Magnetic Confinement Fusion as Applied to Future Energy

Isaac Ramos
December 12, 2012

Submitted as coursework for PH240, Stanford University, Fall 2012


Fig. 1: A Familiar Ignited Plasma Undergoing Fusion. Source: Spitzer Space Telescope archive. (Courtesy of NASA/JPL- Caltech.)

Since the 1930s it has been understood that the energy of the sun and other stars is created by means of thermonuclear fusion occurring within the extraordinarily hot plasmas of which they are made. [1] The aim of this paper is to explain the principals of magnetic confinement fusion given a basic understanding of the nuclear fusion process briefly summarized below, explore the possibilities of fusion as an energy source, and review current and future prospects in the development and commercialization of magnetically confined fusion technology as an energy source of the future.

Within the environment of an exceedingly hot plasma, two light positively charged nuclei may gain enough energy to penetrate the Coulomb barrier and approach one another close enough to initiate a fusion reaction, losing mass in the process but expelling vast amounts of energy. Deuterium and tritium, both isotopes of hydrogen, have the highest probability of collision in a plasma and are therefore primarily considered as a basis for confined fusion. [2]

Ignition and Q-Factor of the Magnetic Fusion System

Ignition of a plasma occurs when the heat generated by a chain fusion reaction is high enough such that the temperature of the plasma is maintained for fusion to continue without external power input. Typically, the temperatures necessary to ignite the plasma are higher than 106 °C. These temperatures are much higher than any physical containment vessel could withstand; enter magnetic confinement. In magnetically confined fusion, high temperatures can theoretically be achieved via a variety of methods from basic plasma physics such as ohmic heating, neutral beam heating, radio frequency heating, and self heating. [2]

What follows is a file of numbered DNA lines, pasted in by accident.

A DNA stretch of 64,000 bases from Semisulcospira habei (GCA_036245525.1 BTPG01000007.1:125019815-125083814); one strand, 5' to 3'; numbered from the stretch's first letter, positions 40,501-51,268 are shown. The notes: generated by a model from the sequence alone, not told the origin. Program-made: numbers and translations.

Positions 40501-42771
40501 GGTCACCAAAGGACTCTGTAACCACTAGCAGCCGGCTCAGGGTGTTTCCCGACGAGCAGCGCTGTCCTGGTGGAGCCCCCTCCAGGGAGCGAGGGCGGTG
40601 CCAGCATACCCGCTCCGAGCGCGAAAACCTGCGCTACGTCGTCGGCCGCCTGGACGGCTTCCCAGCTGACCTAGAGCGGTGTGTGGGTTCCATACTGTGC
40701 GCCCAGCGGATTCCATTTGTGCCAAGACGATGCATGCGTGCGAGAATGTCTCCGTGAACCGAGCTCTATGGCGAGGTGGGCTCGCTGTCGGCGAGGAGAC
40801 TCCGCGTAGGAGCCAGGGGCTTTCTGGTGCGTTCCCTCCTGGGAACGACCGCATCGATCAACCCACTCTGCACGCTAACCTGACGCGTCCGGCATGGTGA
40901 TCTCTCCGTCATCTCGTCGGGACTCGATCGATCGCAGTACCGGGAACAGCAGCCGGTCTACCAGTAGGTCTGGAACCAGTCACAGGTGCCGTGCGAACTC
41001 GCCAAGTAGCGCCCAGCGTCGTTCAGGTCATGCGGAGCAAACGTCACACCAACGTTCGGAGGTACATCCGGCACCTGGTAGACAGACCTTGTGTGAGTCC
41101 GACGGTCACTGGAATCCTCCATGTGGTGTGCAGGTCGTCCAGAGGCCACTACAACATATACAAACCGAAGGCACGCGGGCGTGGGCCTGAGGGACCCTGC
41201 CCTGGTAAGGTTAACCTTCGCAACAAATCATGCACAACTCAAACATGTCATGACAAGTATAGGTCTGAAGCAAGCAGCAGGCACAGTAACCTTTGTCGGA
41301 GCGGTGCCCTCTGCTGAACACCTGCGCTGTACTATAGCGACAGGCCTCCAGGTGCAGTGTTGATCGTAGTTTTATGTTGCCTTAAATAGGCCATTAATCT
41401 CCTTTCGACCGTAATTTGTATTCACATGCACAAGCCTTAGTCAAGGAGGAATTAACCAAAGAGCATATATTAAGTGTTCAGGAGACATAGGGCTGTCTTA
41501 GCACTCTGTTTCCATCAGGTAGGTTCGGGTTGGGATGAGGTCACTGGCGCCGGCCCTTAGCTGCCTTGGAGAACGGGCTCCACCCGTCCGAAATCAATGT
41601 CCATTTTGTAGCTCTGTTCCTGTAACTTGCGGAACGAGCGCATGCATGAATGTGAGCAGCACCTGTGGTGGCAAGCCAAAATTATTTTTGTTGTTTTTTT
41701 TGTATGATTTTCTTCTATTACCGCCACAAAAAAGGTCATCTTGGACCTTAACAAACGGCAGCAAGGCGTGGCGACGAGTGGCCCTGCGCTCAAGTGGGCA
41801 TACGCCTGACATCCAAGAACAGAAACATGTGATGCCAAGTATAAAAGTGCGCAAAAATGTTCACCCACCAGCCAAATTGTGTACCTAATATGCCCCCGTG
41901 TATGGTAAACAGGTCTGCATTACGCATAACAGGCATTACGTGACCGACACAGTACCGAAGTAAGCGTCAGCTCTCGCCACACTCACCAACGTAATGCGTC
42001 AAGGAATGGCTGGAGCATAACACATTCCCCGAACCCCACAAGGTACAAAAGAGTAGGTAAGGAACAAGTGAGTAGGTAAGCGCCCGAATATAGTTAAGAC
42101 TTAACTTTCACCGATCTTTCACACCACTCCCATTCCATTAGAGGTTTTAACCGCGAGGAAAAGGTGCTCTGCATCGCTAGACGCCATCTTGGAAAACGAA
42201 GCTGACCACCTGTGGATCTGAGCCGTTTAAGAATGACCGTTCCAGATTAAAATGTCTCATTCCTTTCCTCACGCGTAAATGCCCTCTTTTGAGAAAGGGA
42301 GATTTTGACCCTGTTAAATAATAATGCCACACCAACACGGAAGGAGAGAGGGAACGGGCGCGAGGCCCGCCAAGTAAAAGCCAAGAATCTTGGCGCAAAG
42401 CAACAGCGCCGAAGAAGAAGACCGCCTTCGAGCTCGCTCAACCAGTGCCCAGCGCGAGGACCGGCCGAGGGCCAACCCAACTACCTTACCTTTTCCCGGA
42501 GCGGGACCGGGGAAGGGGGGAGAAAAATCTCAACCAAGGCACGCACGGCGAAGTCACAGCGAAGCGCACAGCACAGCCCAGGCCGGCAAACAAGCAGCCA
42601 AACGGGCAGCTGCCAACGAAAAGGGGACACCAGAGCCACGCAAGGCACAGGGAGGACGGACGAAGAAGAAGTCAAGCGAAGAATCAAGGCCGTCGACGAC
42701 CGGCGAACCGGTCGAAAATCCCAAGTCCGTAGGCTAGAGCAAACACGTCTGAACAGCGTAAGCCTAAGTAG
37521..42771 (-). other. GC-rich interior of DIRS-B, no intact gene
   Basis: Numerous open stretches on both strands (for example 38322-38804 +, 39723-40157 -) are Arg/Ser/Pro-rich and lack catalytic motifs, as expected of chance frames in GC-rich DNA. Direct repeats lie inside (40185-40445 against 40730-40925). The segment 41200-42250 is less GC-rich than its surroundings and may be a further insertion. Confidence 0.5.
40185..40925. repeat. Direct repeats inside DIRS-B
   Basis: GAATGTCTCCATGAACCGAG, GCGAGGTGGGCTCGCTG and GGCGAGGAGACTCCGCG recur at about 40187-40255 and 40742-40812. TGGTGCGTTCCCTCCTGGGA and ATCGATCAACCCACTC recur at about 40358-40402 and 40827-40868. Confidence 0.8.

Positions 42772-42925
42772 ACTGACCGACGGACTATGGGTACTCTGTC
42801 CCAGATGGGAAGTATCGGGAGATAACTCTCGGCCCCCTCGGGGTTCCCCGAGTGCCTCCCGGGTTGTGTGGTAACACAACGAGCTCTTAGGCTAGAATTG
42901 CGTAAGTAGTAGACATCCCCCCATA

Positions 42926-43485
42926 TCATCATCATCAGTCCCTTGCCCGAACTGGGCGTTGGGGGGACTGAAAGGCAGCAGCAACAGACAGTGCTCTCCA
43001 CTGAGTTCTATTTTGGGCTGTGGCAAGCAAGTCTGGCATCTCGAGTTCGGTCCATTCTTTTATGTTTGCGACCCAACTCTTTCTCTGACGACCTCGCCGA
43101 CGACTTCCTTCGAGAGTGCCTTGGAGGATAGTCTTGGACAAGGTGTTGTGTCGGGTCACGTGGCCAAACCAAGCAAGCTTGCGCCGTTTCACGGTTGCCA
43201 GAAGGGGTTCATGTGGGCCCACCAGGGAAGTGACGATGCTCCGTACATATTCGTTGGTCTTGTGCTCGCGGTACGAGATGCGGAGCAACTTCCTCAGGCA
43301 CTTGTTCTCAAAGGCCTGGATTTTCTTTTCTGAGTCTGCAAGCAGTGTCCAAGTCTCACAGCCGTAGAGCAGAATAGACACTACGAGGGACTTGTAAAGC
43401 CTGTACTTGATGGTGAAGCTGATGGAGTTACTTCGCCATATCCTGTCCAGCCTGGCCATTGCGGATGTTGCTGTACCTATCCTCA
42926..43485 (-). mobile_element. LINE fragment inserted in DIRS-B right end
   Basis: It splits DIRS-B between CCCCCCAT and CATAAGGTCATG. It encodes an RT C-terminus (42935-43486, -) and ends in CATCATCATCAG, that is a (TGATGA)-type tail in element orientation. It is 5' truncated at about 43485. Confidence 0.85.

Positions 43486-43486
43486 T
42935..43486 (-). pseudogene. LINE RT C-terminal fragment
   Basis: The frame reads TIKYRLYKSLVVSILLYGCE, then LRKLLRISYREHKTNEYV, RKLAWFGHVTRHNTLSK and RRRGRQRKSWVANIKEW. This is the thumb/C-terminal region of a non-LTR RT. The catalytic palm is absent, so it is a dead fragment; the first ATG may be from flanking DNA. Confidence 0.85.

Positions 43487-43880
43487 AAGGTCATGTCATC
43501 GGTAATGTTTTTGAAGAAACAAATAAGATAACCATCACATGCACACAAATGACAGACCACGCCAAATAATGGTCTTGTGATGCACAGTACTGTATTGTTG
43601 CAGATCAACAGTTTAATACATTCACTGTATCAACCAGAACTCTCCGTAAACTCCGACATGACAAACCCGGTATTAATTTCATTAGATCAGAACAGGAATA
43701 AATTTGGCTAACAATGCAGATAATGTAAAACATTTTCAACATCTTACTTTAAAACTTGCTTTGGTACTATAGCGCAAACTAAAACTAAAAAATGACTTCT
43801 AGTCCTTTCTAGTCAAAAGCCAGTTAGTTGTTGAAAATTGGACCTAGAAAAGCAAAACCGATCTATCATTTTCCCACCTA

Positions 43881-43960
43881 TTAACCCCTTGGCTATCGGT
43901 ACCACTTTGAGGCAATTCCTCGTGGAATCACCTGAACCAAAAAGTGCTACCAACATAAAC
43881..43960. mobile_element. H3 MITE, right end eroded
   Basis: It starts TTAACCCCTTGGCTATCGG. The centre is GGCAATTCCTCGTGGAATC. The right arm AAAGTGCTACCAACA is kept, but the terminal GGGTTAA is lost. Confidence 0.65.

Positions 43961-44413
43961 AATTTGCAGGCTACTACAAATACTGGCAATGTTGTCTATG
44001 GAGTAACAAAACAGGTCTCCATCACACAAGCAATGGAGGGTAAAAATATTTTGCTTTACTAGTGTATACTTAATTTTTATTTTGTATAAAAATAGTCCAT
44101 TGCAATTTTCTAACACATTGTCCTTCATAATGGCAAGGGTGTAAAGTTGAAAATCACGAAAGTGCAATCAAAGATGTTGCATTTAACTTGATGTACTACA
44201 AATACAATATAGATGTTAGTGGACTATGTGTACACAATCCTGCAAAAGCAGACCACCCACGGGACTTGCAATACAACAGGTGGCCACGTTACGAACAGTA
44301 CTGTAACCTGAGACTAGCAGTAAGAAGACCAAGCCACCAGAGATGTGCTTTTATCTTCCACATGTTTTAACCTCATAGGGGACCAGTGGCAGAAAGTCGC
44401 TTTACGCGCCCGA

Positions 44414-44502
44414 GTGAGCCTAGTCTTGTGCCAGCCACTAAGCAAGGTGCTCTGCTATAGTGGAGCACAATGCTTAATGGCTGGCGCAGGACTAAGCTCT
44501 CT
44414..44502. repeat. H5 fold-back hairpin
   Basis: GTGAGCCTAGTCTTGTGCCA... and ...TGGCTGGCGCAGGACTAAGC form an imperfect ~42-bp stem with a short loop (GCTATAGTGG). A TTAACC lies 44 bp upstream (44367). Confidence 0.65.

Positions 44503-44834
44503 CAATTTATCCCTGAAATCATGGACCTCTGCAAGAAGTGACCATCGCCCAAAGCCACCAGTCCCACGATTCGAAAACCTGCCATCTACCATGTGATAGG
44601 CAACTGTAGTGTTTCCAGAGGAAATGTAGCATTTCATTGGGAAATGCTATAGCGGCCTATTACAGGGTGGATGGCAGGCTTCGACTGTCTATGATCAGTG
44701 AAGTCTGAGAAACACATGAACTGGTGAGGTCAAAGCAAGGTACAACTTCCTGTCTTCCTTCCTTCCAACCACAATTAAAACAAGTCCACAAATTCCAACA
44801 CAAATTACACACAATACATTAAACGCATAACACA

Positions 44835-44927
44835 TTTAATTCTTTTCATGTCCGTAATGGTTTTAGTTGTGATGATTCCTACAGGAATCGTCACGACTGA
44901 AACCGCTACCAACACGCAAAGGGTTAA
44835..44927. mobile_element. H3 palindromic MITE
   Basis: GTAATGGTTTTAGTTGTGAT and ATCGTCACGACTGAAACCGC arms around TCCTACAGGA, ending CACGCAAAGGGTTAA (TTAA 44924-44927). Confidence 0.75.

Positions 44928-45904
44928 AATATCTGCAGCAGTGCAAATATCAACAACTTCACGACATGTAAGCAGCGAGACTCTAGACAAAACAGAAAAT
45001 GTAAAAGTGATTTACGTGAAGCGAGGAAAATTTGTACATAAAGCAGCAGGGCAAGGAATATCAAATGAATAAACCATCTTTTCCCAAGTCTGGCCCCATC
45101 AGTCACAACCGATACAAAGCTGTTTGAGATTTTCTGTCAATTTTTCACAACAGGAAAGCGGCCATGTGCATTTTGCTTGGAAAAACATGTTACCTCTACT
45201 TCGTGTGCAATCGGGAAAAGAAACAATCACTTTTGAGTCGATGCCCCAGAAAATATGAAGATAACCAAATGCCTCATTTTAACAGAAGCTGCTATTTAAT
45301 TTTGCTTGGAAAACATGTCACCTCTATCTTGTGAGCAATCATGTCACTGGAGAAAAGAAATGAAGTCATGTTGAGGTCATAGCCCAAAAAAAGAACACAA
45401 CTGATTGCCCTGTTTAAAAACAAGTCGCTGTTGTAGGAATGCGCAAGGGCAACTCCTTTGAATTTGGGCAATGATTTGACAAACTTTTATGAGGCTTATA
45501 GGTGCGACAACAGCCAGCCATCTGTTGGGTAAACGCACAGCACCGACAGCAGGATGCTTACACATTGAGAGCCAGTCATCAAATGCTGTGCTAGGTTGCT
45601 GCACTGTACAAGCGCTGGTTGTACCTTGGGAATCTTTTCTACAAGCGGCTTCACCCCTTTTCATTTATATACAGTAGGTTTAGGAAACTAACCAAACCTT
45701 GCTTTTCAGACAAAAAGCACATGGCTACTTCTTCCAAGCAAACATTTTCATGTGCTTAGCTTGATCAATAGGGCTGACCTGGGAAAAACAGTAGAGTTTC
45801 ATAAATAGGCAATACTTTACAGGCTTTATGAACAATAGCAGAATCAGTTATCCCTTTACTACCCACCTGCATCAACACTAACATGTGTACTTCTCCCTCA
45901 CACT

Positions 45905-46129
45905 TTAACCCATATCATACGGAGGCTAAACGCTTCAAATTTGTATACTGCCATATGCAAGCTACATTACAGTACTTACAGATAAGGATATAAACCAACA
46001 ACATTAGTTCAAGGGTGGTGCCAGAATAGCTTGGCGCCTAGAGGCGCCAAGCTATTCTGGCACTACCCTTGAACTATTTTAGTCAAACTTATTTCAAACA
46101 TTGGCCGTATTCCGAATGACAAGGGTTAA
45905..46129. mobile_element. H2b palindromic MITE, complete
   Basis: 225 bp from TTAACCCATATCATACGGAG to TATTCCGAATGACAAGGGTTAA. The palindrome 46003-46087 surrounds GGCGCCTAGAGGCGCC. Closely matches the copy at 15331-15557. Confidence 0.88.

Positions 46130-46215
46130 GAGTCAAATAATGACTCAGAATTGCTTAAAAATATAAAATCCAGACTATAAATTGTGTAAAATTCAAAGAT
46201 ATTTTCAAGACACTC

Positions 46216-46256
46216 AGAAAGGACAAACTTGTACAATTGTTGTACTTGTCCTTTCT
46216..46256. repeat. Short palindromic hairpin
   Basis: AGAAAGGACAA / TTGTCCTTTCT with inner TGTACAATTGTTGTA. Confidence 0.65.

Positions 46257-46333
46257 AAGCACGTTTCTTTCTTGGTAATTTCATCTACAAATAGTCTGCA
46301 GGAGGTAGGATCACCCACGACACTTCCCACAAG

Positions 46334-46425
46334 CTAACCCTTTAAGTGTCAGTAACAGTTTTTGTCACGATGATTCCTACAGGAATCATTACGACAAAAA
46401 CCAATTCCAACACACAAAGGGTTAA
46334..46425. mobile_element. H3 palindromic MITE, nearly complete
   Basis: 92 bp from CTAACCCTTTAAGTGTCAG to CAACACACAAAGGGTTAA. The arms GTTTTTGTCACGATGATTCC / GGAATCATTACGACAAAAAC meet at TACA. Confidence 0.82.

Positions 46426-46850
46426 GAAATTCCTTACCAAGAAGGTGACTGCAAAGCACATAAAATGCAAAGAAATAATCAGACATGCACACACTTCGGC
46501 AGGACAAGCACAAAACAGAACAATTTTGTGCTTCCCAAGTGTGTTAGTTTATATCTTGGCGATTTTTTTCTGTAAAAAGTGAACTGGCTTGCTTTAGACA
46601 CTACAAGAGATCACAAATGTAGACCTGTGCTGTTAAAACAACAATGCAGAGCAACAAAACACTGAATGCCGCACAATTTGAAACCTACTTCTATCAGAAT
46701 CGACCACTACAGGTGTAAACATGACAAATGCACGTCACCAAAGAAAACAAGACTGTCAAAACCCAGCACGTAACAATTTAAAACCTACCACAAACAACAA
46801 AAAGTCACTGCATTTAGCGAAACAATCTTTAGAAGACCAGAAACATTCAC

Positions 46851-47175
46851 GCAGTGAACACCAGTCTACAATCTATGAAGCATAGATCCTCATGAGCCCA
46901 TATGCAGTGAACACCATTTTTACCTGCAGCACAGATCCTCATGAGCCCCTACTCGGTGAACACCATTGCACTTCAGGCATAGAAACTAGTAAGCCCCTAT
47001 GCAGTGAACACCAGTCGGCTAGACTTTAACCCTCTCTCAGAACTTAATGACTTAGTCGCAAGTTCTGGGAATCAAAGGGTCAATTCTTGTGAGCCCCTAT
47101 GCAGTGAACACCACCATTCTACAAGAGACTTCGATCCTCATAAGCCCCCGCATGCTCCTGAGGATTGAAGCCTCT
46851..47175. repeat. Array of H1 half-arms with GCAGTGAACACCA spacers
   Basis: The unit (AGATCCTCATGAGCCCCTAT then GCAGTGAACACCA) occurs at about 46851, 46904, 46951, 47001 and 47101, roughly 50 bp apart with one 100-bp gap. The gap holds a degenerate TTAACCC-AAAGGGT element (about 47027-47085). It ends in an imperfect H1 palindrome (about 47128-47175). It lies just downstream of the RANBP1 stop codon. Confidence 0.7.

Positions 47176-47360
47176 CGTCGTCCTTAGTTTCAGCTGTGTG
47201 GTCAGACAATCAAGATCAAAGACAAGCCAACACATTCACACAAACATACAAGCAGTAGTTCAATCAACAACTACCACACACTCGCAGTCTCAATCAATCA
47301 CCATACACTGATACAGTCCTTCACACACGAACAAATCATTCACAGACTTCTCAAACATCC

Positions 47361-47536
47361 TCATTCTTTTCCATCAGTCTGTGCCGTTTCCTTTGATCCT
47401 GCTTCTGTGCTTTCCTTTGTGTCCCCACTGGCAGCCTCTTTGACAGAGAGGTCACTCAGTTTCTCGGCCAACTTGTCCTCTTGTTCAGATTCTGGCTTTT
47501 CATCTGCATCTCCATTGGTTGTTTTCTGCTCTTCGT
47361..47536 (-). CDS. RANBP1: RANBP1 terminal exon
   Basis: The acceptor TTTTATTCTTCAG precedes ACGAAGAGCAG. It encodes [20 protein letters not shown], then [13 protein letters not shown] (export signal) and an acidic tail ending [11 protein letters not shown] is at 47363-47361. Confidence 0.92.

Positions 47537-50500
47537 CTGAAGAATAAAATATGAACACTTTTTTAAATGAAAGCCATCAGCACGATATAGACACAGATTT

In a magnetically confined plasma system, the charged plasma particles spiral along the magnetic field lines according to a plasma parameter called the gyro-frequency. Currently, the most promising magnetic confinement systems are toroidal, and of these the most advanced is the Tokamak. [3] The fusion energy factor Q of a given system is the ratio of power generated to power consumed by the reactor. Once Q becomes infinite the reaction becomes self sustaining and no energy input is required for the reaction to continue. In the case of a practical power plant using a Tokamak for magnetic confinement, a Q between 20 and 40 would likely correspond to normal operation. [2]

Confinement Fusion as an Energy Source

The energy collection process in a confinement fusion reaction is not nearly as difficult as sustaining fusion itself. In the Deuterium-Tritium fusion reaction, neutrons are the main carriers of energy. Once ejected from the plasma, they are stopped by "blankets" containing lithium which serves the dual purpose of collecting the deposited kinetic energy of the neutrons as heat and creating more tritium to continue the reaction. In this process helium is also created, this lone byproduct can be extracted from the system via a diverter.

The materials required for nuclear fusion via magnetic confinement are abundant in the Earth. Deuterium can be extracted from all forms of water and the Tritium breeding Lithium is abundant both in the Earth's crust and in seawater. Estimates suggest that if all the world's electricity were provided by fusion, known lithium reserves would last us at least a thousand years. [4]